Security cameras reduce vandalism on Mount of Olives

Vandals desecrating graves are caught more often, and are more easily convicted due to video evidence; 80 out of 147 planned cameras are already monitoring the cemetery.

By MELANIE LIDMAN
December 22, 2011 03:54
3 minute read.
Vandalism at the Mount of Olives

Vandalism at the Mount of Olives 311. (photo credit: Video obtained by the International Committee for )

 
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A year after the Prime Minister’s Office began funding security cameras in the Mount of Olives cemetery, vandals desecrating graves are caught more often, and are more easily convicted due to video evidence.

On Tuesday, the International Committee for the Preservation of Har Hazeitim (the Mount of Olives) released video footage from the security cameras, showing a man throwing bricks and trying to break a headstone on November 29. As he was walking away from the site he was apprehended by two private security guards, and later arrested by police.

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Due to the video footage, he was sentenced to three months in prison. During the course of the investigation, the man said he had been paid NIS 1,000 to vandalize a grave.

There are 80 security cameras in the cemetery; by the end of 2012, there will be 137. There is also one thermal camera to catch vandals at night using heat sensors, and there will eventually be six more.

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The cameras are funded by the Prime Minister’s Office, which is responsible for the Mount of Olives cemetery.

The cameras will cost a total of roughly NIS 80 million, which is part of a NIS 630m. budget for improving the Old City’s infrastructure that was approved in 2006. The authorities began installing the cameras in the past year.

The 137 cameras will not cover the entire cemetery, and the International Committee is trying to secure funding for more.

The cameras feed into a command center located on the main road of the cemetery that is manned around the clock by a private company. When guards see vandalism on their screens, they alert the private security company that provides security to Jews living in majority Arab neighborhoods in east Jerusalem, including in Silwan, Ras al-Amud and the Old City.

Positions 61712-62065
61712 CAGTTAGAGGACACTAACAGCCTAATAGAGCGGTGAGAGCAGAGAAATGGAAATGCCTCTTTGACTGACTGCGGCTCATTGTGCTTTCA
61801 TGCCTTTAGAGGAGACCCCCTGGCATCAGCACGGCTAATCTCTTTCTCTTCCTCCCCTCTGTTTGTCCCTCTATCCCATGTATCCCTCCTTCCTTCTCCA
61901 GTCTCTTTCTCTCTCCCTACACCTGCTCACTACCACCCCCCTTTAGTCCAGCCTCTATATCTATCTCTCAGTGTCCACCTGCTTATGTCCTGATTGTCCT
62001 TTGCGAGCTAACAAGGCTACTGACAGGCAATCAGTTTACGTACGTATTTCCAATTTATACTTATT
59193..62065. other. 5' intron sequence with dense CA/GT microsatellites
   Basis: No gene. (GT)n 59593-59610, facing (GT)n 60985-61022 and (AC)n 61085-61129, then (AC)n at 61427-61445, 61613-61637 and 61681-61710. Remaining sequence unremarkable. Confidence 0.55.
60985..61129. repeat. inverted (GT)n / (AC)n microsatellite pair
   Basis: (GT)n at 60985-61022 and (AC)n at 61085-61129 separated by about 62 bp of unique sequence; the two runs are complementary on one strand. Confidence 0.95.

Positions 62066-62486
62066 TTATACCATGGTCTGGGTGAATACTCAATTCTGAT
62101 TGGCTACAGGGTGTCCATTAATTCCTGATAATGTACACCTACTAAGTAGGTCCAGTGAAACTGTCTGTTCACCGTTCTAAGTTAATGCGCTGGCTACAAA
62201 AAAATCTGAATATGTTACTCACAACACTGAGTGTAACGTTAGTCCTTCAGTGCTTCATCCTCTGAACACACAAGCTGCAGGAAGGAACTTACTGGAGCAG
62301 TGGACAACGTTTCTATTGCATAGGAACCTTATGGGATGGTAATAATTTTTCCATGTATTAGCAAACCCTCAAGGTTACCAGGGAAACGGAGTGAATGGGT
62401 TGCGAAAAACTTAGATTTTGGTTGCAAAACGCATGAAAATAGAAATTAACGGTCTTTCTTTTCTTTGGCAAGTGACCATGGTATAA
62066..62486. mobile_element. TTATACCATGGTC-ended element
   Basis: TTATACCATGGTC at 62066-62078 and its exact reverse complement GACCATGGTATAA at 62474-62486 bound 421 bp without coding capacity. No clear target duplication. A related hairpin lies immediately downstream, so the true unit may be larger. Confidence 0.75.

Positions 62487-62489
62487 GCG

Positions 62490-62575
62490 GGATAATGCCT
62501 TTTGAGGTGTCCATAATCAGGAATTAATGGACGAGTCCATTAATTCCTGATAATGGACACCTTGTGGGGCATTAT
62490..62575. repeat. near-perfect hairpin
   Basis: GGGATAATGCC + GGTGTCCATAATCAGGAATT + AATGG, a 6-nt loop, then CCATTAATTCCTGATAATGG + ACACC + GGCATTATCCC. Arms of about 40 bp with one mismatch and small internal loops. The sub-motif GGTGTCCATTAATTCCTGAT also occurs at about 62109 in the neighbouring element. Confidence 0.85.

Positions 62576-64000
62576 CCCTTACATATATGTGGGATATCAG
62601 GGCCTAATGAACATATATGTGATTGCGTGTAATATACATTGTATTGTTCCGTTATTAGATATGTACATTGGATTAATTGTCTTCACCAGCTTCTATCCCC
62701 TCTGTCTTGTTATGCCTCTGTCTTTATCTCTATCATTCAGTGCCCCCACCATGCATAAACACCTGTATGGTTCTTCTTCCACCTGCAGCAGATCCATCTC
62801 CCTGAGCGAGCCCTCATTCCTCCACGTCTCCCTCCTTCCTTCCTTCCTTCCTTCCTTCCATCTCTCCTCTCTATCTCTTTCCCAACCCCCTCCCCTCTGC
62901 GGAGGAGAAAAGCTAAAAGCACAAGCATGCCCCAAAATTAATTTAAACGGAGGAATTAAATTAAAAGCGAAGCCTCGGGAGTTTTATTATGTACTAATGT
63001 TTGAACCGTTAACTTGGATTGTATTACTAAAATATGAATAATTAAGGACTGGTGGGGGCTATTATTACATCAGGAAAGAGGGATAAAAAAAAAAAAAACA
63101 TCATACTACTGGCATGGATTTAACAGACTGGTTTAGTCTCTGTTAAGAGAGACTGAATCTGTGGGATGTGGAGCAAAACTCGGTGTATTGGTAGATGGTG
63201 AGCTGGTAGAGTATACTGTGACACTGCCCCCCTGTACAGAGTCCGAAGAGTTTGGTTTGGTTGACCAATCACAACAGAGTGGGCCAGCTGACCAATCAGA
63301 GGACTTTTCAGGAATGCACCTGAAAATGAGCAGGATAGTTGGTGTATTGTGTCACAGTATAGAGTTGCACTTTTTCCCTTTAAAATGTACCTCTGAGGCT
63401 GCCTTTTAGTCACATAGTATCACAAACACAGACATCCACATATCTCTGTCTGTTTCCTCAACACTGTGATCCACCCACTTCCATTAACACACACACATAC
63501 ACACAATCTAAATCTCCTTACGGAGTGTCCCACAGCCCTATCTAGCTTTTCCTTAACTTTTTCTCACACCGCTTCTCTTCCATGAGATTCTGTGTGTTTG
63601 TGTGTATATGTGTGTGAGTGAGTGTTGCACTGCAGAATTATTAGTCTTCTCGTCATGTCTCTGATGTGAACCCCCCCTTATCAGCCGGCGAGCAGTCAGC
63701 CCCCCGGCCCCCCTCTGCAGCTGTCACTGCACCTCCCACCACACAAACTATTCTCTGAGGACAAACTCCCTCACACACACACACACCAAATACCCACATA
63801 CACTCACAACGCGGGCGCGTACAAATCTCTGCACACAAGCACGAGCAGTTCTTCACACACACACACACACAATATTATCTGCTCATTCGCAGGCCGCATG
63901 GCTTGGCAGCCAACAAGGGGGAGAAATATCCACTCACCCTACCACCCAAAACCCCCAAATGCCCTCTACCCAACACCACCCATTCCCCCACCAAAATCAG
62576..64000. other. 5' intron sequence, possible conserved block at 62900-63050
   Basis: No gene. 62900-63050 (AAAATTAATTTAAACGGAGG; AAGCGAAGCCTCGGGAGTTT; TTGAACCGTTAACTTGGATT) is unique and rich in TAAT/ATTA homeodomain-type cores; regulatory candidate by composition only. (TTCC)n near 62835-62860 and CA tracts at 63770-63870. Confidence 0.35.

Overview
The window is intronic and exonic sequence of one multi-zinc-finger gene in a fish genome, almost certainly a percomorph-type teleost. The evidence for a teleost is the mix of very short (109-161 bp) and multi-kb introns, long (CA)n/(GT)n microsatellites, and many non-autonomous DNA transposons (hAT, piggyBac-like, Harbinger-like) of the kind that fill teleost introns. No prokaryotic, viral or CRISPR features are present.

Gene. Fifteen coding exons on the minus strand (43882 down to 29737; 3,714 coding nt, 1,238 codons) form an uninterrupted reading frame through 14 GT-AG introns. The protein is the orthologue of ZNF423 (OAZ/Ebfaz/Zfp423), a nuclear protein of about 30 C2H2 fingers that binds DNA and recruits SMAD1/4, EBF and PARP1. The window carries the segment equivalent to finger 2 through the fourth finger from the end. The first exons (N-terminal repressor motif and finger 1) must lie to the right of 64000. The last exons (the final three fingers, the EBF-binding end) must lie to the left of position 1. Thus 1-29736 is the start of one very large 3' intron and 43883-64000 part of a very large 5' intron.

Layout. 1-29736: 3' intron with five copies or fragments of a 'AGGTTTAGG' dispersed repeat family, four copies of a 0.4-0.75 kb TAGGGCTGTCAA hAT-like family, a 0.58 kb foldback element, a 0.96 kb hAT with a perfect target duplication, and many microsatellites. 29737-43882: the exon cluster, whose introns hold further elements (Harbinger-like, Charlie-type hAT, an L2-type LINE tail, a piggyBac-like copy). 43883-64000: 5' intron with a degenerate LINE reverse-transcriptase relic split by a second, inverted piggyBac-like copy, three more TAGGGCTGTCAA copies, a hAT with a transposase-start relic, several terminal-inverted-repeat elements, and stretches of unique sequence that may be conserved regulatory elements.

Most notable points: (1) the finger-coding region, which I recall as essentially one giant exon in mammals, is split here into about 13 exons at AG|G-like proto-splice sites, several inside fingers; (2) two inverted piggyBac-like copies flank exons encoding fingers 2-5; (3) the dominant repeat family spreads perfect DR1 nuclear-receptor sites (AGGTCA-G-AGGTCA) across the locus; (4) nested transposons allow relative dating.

“The cameras certainly scare the vandals, but their capability is limited,” said Elad Kandl, the director of the Old City for the Jerusalem Development Authority, which is overseeing improvements to the cemetery.

Kandl said the cameras had enabled the police to arrest and successfully prosecute many more people caught desecrating graves, but he declined to give exact figures.

The International Committee stressed the need for a permanent police presence in the area to stop vandalism before it starts and to protect visitors and mourners who are often stoned by Arabs.

“Why isn’t this a matter of national interest? It’s a disgrace, things are being done but not enough,” said Harvey Schwartz, the recently elected chairman of the International Committee’s Israel branch.

“Anything of Jewish interest of this magnitude has to be protected. Finally they have begun efforts, but it’s not nearly enough and not quickly enough,” Schwartz said. “What do we look like if we’re not protecting our national cemetery? We look like fools.”

He demanded a police investigation to determine who is funding the vandals-for-hire and paying NIS 1,000 per grave desecrated.

Schwartz said desecration of a Jewish cemetery in any other country would prompt international outrage and a strong condemnation from Israel, while desecration is happening on a daily basis in one of Judaism’s oldest and holiest cemeteries. The International Committee has tried to push forward legislation making desecrating a cemetery a much more serious crime with a harsher sentence. In America, cemetery desecration is a felony and is punishable by up to seven years in prison in some states.

The Mount of Olives has been used as a Jewish cemetery for more than 3,000 years and holds approximately 150,000 graves, including those of prime minister Menachem Begin, writer Shmuel Yosef Agnon, Hadassah founder Henrietta Szold and the Ramban.

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